BONHOEFFER: Pastor, Martyr, Prophet, Spy
If you’ve been reading all.things.loss for any amount of time, you’ve seen Dietrich Bonhoeffer’s name littered throughout posts on the site. Ever since partially reading his The Cost of Discipleship a few years ago I have been captivated by the theology he championed in war-torn Germany spanning both World Wars. However, I didn’t fully know his story or what placed him in a position of authority in Germany so I was very excited to read Eric Metaxas’ highly regarded biography, published and released by Thomas Nelson Publishers in 2010.
I was not disappointed. This was a biography that read more like a movie – 542 pages detailing the battle between the forces of good and unimaginable evil. It was so hard to put down I found myself reading even bits and pieces any chance I had. The story itself is tailor made for riveting material and that Metaxas lends his literary prowess to it makes it even better.
This is a bit longer post than I normally write so please forgive me. It was a long book that deserves ample attention. This is my first attempt at a book review although it will be more of an exposition of Bonhoeffer’s life and theoogy than a review of the book itself.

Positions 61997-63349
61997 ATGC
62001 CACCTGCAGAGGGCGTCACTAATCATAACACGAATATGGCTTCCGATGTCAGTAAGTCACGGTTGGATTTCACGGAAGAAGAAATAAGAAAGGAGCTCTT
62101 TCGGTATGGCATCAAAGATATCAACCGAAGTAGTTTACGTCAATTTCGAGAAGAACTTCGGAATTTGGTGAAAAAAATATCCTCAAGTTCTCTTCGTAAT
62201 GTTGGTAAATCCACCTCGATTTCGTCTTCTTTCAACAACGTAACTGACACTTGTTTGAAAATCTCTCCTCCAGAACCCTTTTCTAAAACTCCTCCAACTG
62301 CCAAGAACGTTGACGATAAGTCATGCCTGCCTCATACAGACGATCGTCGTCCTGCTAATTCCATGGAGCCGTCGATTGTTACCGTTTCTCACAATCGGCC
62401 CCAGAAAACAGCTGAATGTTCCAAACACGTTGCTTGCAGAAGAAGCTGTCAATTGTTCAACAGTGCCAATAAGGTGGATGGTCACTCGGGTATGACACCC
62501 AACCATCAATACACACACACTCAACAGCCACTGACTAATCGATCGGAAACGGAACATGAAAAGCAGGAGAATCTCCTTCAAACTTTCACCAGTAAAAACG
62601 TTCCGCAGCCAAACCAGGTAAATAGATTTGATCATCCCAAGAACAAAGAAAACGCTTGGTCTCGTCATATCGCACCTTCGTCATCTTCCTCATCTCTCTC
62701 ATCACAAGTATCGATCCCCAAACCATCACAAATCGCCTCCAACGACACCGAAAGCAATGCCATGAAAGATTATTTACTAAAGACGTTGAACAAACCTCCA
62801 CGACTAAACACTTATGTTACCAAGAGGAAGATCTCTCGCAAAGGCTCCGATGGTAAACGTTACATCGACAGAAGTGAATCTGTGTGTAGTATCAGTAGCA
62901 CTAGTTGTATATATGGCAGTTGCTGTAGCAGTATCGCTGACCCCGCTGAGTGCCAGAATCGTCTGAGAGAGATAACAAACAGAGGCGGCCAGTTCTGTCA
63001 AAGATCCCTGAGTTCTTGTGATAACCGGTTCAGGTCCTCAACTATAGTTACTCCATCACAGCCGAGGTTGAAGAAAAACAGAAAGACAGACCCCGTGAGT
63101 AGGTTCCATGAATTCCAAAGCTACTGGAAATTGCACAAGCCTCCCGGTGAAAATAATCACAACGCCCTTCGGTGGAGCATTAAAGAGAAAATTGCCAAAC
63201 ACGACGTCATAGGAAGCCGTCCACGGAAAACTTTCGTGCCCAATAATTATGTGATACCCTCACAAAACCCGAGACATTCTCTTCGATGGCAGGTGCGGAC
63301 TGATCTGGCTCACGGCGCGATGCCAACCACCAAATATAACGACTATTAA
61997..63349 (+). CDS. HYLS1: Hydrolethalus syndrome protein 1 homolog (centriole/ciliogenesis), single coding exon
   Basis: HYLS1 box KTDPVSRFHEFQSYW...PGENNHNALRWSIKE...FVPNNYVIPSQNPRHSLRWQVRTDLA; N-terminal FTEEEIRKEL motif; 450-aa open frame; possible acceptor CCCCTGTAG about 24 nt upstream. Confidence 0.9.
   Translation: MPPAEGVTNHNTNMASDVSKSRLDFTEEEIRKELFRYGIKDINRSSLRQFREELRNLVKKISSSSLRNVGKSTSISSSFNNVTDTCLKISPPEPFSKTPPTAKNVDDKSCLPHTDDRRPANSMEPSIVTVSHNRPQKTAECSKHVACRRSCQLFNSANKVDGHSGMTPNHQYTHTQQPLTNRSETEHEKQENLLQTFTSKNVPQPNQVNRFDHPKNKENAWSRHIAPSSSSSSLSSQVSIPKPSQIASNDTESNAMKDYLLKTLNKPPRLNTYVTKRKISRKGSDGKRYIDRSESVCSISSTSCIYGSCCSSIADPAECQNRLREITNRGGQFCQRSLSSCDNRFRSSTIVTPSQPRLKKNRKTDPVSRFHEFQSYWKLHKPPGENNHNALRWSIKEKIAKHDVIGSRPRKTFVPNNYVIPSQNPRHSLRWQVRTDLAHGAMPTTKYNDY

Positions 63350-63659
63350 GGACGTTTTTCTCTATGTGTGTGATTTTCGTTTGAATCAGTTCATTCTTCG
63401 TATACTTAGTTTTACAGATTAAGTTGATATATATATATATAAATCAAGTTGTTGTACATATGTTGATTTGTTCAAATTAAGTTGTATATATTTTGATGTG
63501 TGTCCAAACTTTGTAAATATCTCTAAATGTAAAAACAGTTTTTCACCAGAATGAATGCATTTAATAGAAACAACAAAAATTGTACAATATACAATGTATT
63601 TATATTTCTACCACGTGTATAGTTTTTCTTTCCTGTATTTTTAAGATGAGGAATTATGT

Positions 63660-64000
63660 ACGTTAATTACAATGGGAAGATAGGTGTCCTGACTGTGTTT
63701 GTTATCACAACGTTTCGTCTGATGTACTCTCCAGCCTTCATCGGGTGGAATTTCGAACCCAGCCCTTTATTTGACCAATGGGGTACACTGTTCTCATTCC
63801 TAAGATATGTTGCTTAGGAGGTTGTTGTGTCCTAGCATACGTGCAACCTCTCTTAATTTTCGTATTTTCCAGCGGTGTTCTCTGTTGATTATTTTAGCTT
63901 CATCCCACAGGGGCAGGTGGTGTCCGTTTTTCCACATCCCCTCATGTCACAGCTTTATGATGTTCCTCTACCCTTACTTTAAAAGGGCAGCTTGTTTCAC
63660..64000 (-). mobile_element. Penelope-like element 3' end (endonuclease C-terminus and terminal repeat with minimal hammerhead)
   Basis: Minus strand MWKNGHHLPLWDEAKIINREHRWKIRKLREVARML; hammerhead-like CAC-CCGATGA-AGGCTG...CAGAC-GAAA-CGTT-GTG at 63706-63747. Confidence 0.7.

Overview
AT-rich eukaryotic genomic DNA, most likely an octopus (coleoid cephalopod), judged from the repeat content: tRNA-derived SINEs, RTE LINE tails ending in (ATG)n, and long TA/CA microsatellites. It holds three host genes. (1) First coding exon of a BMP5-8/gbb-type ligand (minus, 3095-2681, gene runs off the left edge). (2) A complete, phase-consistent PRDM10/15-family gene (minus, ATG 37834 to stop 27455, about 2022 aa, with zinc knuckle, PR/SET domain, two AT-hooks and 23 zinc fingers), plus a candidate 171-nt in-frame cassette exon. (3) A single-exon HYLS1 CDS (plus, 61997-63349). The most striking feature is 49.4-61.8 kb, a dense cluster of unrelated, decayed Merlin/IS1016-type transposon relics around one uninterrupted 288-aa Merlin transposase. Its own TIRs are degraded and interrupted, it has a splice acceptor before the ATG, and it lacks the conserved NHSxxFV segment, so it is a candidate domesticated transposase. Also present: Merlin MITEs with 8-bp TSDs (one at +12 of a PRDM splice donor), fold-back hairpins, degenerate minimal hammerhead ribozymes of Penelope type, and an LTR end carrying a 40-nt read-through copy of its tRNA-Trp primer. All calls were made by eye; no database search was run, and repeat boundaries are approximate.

Who is Bonhoeffer and Why You Should Care
If you aren’t familiar with this man and his theology I encourage you to get to know him. What he had to say is still very much applicable to our lives today – even though 75 years and an ocean separate us!
As the fifth of eight children in a well-to-do and very intelligent family, Bonhoeffer was surrounded by siblings who went on to become top lawyers and scientists in their fields (one of which split the atom in a research position at the Kaiser Wilhelm Institute.1 Bonhoeffer, whom his family expected would follow in their footsteps, was a brilliant academic who instead chose to put his mental prowess to work in the field of theology.
From the time I was thirteen years old it was clear to me that I would study theology – Dietrich Bonhoeffer
He, in the vein of the rest of his family, would eventually separate himself from the pack in his chosen field as well, becoming a trusted leader in the resistance against Hitler and the Third Reich. But what drove him to take the stances he is now famous for taking when so many of his counterparts, in the name of nationalist pride and “joyful collaboration” between church and state2, were conceding too much? What did he see that no one else seemed capable of seeing?
The Difference Between Cheap and Costly Grace
Bonhoeffer believed true Christianity necessarily makes certain claims on the lives of believers. To align oneself with Christ is to align oneself with the marginalized, weak, and voiceless of society and when these are threatened it is the role of the believer to stand up and protect them. He didn’t think himself a radical extremist or a zealous fanatic on the fringes of Orthodox Christianity. Rather, he simply read the Bible and acted according to what it and Jesus demands of those who call themselves “Christian.”